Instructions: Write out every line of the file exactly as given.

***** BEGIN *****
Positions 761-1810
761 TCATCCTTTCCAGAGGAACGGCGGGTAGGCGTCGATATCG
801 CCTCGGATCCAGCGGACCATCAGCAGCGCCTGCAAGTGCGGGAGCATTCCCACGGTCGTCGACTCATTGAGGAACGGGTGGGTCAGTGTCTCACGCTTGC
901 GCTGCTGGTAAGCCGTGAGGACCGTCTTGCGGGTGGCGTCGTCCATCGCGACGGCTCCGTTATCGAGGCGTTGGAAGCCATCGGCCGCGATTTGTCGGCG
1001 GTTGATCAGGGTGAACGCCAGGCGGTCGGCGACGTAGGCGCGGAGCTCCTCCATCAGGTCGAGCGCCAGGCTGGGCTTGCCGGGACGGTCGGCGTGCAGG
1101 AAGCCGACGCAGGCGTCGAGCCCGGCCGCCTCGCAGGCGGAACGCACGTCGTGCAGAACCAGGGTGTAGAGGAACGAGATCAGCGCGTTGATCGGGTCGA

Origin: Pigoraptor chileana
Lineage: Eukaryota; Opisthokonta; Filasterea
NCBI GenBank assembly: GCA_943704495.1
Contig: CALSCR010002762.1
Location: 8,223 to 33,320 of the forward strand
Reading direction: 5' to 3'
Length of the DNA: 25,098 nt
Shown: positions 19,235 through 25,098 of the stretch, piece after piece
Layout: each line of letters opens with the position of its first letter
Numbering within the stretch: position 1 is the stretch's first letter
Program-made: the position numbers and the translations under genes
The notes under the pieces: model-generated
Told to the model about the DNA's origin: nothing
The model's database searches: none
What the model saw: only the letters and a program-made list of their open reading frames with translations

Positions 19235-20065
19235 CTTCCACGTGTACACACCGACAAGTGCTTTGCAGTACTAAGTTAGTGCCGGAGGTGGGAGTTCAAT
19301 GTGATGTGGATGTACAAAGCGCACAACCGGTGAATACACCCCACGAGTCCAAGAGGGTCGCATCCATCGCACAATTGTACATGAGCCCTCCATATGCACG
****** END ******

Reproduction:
Positions 761-1810
761 TCATCCTTTCCAGAGGAACGGCGGGTAGGCGTCGATATCG
801 CCTCGGATCCAGCGGACCATCAGCAGCGCCTGCAAGTGCGGGAGCATTCCCACGGTCGTCGACTCATTGAGGAACGGGTGGGTCAGTGTCTCACGCTTGC
901 GCTGCTGGTAAGCCGTGAGGACCGTCTTGCGGGTGGCGTCGTCCATCGCGACGGCTCCGTTATCGAGGCGTTGGAAGCCATCGGCCGCGATTTGTCGGCG
1001 GTTGATCAGGGTGAACGCCAGGCGGTCGGCGACGTAGGCGCGGAGCTCCTCCATCAGGTCGAGCGCCAGGCTGGGCTTGCCGGGACGGTCGGCGTGCAGG
1101 AAGCCGACGCAGGCGTCGAGCCCGGCCGCCTCGCAGGCGGAACGCACGTCGTGCAGAACCAGGGTGTAGAGGAACGAGATCAGCGCGTTGATCGGGTCGA

Origin: Pigoraptor chileana
Lineage: Eukaryota; Opisthokonta; Filasterea
NCBI GenBank assembly: GCA_943704495.1
Contig: CALSCR010002762.1
Location: 8,223 to 33,320 of the forward strand
Reading direction: 5' to 3'
Length of the DNA: 25,098 nt
Shown: positions 19,235 through 25,098 of the stretch, piece after piece
Layout: each line of letters opens with the position of its first letter
Numbering within the stretch: position 1 is the stretch's first letter
Program-made: the position numbers and the translations under genes
The notes under the pieces: model-generated
Told to the model about the DNA's origin: nothing
The model's database searches: none
What the model saw: only the letters and a program-made list of their open reading frames with translations

Positions 19235-20065
19235 CTTCCACGTGTACACACCGACAAGTGCTTTGCAGTACTAAGTTAGTGCCGGAGGTGGGAGTTCAAT
19301 GTGATGTGGATGTACAAAGCGCACAACCGGTGAATACACCCCACGAGTCCAAGAGGGTCGCATCCATCGCACAATTGTACATGAGCCCTCCATATGCACG